While researching Burrata for last week’s post, I learned quite a bit about rennet and discovered a few resources to help those aspiring to go truly “meatless” on Mondays to meet their goal.
Rennet in some form is an essential component in the process of making any kind of cheese that can be sliced. Rennet is a coagulant, added to the vat of milk at the start of the cheese-making process, causing the milk to thicken so it can be separated into curds and whey. Rennet contains the enzyme chymosin, traditionally sourced from the abomasum (fourth stomach) of newly-born calves. Chymosin aids the calf in its digestion and absorption of milk; adult cows do not have this enzyme.
It is widely speculated that the production of the first cheese was, in fact, an accident. The first cheese may have been produced when our ancestors stored milk in a bag made from the stomach of a young cow. The milk would have curdled. The discovery that the curds could be dried and salted led to the creation of a new food, cheese, which could be stored for a much longer period of time than milk could be.
Today, however, calves are not the only source of the enzyme required for making cheese. There is indeed such a thing as “vegetarian cheese.” A fact sheet from the Vegetarian Society goes into great detail about how alternative rennets (some from bacteria, others from fungi) are manufactured. Research into production of rennet from fungi was apparently spurred on by a prediction made in the 1960s by the United Nations Food and Agriculture Organization (FAO) that there would be a shortage of calf rennet due to an increased demand for meat. [Chymosin would be absent in calves slaughtered at an older age.] A number of substitutes for chymosin were developed, and today much of the cheese produced is made using non-traditional rennet.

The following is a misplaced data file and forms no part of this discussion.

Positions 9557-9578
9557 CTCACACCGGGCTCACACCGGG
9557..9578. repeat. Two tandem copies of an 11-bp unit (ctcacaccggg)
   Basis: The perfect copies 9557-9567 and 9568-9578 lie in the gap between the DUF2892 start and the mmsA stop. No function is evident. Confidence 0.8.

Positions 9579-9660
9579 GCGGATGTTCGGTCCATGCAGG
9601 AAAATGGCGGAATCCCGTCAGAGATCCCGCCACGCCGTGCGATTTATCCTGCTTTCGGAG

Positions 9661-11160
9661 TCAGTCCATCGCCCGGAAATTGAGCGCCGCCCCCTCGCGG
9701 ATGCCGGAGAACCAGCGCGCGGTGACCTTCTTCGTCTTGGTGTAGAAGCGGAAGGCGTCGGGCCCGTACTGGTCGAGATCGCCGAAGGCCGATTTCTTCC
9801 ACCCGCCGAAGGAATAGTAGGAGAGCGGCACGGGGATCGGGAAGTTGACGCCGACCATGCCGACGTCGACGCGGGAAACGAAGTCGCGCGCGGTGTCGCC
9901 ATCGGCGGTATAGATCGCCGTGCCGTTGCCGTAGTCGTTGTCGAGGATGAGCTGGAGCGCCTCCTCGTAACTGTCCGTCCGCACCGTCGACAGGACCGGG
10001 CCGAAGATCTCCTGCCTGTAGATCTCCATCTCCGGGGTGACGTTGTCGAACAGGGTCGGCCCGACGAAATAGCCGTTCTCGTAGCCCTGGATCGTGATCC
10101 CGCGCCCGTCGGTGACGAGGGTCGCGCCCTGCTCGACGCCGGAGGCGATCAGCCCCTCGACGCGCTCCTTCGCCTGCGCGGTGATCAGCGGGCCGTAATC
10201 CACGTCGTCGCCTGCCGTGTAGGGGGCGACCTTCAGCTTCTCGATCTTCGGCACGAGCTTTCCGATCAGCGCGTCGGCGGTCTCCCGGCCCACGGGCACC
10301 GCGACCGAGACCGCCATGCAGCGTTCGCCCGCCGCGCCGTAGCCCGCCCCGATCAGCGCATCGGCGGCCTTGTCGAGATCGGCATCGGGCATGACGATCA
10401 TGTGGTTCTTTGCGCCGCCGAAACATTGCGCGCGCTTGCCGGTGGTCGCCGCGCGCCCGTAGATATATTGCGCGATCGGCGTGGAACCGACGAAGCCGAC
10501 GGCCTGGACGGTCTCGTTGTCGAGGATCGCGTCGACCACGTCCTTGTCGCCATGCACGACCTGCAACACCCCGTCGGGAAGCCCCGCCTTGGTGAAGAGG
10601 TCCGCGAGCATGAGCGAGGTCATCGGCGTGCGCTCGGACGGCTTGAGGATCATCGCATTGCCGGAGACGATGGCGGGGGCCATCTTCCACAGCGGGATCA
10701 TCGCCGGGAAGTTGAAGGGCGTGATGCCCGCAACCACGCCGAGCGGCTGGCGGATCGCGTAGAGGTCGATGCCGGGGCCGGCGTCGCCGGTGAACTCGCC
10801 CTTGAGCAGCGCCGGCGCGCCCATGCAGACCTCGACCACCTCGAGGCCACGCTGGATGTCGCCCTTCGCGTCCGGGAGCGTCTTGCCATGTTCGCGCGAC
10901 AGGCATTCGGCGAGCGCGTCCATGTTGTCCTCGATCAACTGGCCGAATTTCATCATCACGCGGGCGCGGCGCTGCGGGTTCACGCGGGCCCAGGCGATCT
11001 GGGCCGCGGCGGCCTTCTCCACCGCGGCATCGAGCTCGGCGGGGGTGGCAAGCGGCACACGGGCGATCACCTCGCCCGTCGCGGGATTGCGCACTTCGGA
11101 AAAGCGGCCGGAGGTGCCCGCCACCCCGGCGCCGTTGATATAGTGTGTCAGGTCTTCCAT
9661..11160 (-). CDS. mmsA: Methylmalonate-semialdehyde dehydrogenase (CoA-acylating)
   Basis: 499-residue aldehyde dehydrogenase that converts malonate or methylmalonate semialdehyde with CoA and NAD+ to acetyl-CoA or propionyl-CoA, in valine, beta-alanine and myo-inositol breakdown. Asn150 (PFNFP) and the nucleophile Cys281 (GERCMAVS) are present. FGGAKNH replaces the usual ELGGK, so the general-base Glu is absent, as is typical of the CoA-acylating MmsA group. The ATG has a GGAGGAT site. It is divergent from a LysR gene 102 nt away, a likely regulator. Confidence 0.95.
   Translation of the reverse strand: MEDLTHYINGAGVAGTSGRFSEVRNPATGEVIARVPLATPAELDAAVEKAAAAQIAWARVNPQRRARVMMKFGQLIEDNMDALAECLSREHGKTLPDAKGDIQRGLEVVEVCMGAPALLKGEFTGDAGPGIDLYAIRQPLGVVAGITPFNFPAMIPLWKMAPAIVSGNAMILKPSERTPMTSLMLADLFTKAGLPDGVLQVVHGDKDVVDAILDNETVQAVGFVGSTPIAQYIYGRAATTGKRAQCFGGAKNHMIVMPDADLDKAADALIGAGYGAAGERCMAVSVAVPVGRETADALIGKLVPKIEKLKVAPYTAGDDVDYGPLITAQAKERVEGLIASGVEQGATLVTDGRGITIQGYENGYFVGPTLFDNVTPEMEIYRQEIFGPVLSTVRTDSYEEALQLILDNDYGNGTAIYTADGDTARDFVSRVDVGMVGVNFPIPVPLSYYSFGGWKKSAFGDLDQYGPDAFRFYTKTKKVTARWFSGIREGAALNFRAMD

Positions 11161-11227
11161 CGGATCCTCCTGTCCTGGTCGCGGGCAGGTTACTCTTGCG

If you love Parmigiano-Reggiano, however, you may be saddened to learn that one of the characteristics required for a cheese to earn this label is that it be made in a fashion unchanged since the process was mastered in the 11th century, which means with rennet obtained from veal calves. Gorgonzola is another such cheese.
If, however, Cheddar, or Jack is what you crave, vegetarian cheese is easy to find. Cabot Creamery Cooperative is one of the regional producers offering a wide array of vegetarian options. The Cabot FAQ page states that Cabot uses “a microbial-based enzyme…approved for vegetarians [which]…also allows our cheeses to pass kosher certification. The one exception in the Cabot product line is Processed American Cheese Slices which are sourced from plants that Cabot does not own. Look for the phrase “Contains no animal rennet” on the ingredients panel if this issue matters to you.
For more Cheese FAQs, check out this page from the California Milk Advisory Board.
Happy Monday. I hope I haven’t ruined your day. Thanks for reading.
I often blog on food, food issues, or topics related to growing things on Monday in support of Meatless Monday, one of several programs developed in the Healthy Monday project, founded in 2003 in association with Columbia University’s Mailman School of Public Health, Johns Hopkins Bloomberg School of Public Health and Syracuse University’s Newhouse School of Communications. Meatless Monday’s goal is “to help reduce meat consumption 15% in order to improve personal health and the health of our planet.”